City expresses concern about border crossing plans
In the pre-Olympic rush to build a new port of entry, city manager Gary Tomsic is worried Blaine could get left behind.
“The pressure to get the facility part of the project going are going to force them into a half-baked interim road improvements that will end up becoming permanent once the project is done,” he told city council members at their January 9 meeting.
Roads were at the top of the list of city concerns with the draft environmental impact statement (EIS) for the project outlined in a January letter from Tomsic to the General Services Administration (GSA). Tomsic stated that both state and federal highways officials had indicated that despite GSA efforts to keep the facility as far north as possible, “the current concepts still do not meet standards for both the northbound and southbound ramps at exit 276.” Short ramps and unsafe merges could make getting to and from downtown Blaine more difficult. “Degraded access to Blaine is unacceptable,” Tomsic wrote.
Tomsic also outlined city environmental concerns, from how the project will handle increased stormwater runoff to concerns about air quality, noise and glare. “The adjacent receiving waters of Semiahmoo Bay are a major habitat and feeding area for migrating bird populations and other marine life,” he wrote. “Elevated amounts of toxic runoff or related pollutants will adversely affect already stressed marine wildlife.”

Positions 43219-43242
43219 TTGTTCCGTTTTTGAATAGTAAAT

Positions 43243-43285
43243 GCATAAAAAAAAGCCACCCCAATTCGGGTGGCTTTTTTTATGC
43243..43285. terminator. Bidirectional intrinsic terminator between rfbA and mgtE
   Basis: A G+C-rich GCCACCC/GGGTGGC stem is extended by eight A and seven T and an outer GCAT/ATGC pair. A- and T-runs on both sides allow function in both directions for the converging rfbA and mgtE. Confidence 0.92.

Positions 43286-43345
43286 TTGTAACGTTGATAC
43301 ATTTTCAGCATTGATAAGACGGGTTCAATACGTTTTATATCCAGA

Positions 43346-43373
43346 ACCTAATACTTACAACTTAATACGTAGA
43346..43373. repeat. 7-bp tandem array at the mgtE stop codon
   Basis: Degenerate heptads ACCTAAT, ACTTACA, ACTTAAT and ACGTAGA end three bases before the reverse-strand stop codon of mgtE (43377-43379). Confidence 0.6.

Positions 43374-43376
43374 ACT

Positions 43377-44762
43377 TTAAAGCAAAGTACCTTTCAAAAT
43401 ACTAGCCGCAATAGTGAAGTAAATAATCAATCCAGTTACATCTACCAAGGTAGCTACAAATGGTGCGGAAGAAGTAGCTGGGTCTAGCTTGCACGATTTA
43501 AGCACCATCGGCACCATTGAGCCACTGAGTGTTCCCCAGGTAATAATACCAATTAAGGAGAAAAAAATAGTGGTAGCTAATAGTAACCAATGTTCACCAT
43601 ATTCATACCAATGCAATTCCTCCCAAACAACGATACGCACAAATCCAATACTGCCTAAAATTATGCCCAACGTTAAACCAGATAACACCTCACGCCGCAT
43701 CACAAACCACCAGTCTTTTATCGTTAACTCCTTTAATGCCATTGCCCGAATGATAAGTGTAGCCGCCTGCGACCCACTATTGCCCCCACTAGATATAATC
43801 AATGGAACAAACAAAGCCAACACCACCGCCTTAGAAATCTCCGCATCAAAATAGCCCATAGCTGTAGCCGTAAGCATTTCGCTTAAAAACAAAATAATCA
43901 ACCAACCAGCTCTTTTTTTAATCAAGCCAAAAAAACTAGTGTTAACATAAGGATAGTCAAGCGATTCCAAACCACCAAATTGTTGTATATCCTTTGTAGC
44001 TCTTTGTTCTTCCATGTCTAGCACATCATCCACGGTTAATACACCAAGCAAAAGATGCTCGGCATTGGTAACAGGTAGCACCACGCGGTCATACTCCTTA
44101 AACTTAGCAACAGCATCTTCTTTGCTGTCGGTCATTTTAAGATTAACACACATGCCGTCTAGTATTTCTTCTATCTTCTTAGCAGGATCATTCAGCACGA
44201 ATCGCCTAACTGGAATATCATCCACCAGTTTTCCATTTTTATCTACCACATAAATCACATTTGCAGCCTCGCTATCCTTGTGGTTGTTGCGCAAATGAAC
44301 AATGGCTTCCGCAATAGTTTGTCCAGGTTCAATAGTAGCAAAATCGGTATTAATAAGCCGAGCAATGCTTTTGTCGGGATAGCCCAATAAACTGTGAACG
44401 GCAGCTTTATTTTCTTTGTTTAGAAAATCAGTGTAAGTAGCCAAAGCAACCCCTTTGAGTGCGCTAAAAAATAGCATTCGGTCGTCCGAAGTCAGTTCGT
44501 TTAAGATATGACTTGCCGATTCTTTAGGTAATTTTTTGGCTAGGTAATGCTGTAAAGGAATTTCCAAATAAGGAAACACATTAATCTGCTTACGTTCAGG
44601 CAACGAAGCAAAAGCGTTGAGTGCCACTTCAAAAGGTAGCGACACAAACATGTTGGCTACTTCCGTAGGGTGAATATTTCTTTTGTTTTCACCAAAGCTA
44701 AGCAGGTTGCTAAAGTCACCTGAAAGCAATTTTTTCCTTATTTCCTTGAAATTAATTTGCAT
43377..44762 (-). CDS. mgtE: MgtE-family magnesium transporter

The project will impact Blaine’s residential housing supply by taking a 5.3 acre bite out of the residential area to the east of the existing facility. Tomsic said the GSA needed to consider that while today that means eliminating 13 homes, at the 24 units per acre represented by full build-out of the area, it represents a potential loss of over 100 residential units.
To be fair to the 13 families that will be displaced by the proposed expansion, Tomsic said the GSA needs to use current data on house values. “The housing supply and values have changed significantly since 2000,” he wrote.
Tomsic also encouraged GSA designers to stay focused on preserving the park and views of the Peace Arch itself. “The final design should carefully consider the unique aesthetic issues and pedestrian activities associated with this particular location, he wrote. Better pedestrian and non-motorized transportation access to the facility and the park needs to be built into the final design, Tomsic said.
GSA plans are to finalize design for the facility this
year and begin construction in 2007.